Tag Archives: ad jingles

Dunce upon a mattress

Several readers have asked me to discuss the difference between lie and lay.

I hadn’t obliged until now, primarily because I thought it obvious. Also, the worst offenders either don’t read language blogs or don’t care enough to bother. But maybe there’s room in the middle for a refresher.

Raise your hand if you know the difference between lie and lay.

You’d think mattress marketeers would know.

There’s a mattress commercial running lately that encourages shoppers to come in and “lay down.” ARRRGGGHHH!

I recently saw mention of another manufacturer’s product, called the “Lay Down and Sleep.” ARRRGGGHHH!

One of the oldest mattress retailers is known for its jingle, which begins “Lay on it …”


Now, I know plenty of people who “lay down” when they’re tired, “lay on the beach” on a sunny day or “lay in bed” on Saturday mornings. As I type this, even spell check is cringing.

I hate to have to even say it, but it’s lie. When we recline, we lie down—usually on a mattress.

I admit, it gets confusing when the past tense comes into play:

Present tense = lie (She lies awake at night.)
Past tense = lay (She lay awake last night.)
Past participle = lain (She has lain awake since midnight.)

When do we use lay? When there’s an object involved. We lay something down. We lay down the law. We lay a book on the table. Now I lay me down to sleep (technically, it should be reflexive, I lay myself down to sleep, but that spoils the meter of the prayer).

The tenses of lay are as follows:

Present tense = lay (Every year I lay a wreath on the grave.)
Past tense = laid (She laid a mat at the front door.)
Past participle = laid also (The hen has laid an egg every morning this week.

Dear readers (you know who you are), did I explain this clearly, as you requested?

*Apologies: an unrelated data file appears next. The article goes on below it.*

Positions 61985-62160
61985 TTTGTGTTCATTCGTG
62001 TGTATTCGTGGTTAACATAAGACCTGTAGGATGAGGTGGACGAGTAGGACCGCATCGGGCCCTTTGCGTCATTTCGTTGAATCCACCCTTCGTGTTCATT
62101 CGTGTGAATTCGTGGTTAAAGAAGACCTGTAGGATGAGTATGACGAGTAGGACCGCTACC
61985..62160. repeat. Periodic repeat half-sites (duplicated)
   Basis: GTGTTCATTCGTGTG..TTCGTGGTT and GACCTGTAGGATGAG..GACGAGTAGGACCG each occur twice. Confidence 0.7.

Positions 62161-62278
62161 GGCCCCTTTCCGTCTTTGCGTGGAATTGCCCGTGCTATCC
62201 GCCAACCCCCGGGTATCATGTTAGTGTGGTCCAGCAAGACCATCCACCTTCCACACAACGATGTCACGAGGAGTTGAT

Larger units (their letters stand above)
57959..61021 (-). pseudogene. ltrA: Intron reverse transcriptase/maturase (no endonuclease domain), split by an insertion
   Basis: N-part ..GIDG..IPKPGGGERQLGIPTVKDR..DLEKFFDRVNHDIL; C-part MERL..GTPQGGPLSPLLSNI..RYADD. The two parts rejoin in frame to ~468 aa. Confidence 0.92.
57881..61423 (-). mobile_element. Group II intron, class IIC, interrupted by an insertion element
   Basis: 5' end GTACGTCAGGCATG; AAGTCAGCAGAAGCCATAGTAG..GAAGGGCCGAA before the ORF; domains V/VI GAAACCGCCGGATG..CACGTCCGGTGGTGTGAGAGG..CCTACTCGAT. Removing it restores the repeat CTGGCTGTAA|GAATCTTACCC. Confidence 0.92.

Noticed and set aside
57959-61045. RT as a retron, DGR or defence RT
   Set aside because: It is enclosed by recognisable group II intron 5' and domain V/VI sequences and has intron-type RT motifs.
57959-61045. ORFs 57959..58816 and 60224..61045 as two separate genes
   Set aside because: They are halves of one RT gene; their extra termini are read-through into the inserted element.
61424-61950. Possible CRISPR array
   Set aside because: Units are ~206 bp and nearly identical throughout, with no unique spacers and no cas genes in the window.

Dear offenders (you know who you are), would you consider making better word choices?

Dear mattress makers (you know who you are, though chances are you’re not reading this), are your marketing agencies asleep on the job?

Maybe instead of “Lay on it, play on it,” they could sing “Lie on it, cry on it,” Lie on it, sigh on it,” “die on it,” “get high on it,” “eat pie on it,” WHATEVER.

To be fair, as lie versus lay goes, there’s bad behavior beyond the bed business. Just listen to some of your favorite songs and you’ll find some doozies.


Filed under All Things Wordish, Marketing/Advertising/PR, Rants and Raves

Jingle warfare

The last two days’ posts were all about phobias and crisis, so maybe it’s time to brighten things up.

Being that I’m one of the few people left on the planet who doesn’t DVR, I still see a fair number of television commercials, or at least hear the jingles in the background. Then I hear the jingles while I’m trying to fall asleep at night.

There was a time when jingles used to be clever and snappy. It didn’t matter if they got stuck in your head. Advertisers ensured the ditties equaled product appeal. We remember that Choo Choo Charlie was an engineer. Good & Plenty candies made his train run. I’m betting you can remember the intervening rhymes. We also knew that if I were an Oscar Mayer wiener, everyone would be in love with me.

In an 2010 interview for Forbes.com, Linda Kaplan Thaler, CEO and chief creative officer of advertising agency Kaplan Thaler Group, said, “A jingle is not successful if you listen to it once and like it. You have to listen to it and want to sing it. Essentially you become the advertiser for the brand.” She’s right.

Lately, though, it seems that ad jingles are spectacularly annoying. I’d bet they clank in the average consumer’s head more persistently than the clever ones. And the fact that the quality of the singing is so much worse makes us want to dig Melanie’s “Brand New Key” out of our record crypts, just so we can find a more grating song to replace the obnoxious jingles echoing in our brains. By the way, “Brand New Key” has always been my nomination for the song most likely to power a psychological warfare campaign to induce surrender by the most stubborn of enemies. But the U.S. military doesn’t consult me on such matters.

I’ll nominate four modern-day jingles for your consideration and you can decide for yourself which would win the Most-Worthy-of-Psycho-Warfare award.

Cast your vote today:

  1. Bisquick
  2. Xfinity
  3. Truvia
  4. NAPA
  5. Other; please specify.


Filed under Marketing/Advertising/PR, Movies, Television and Radio, Music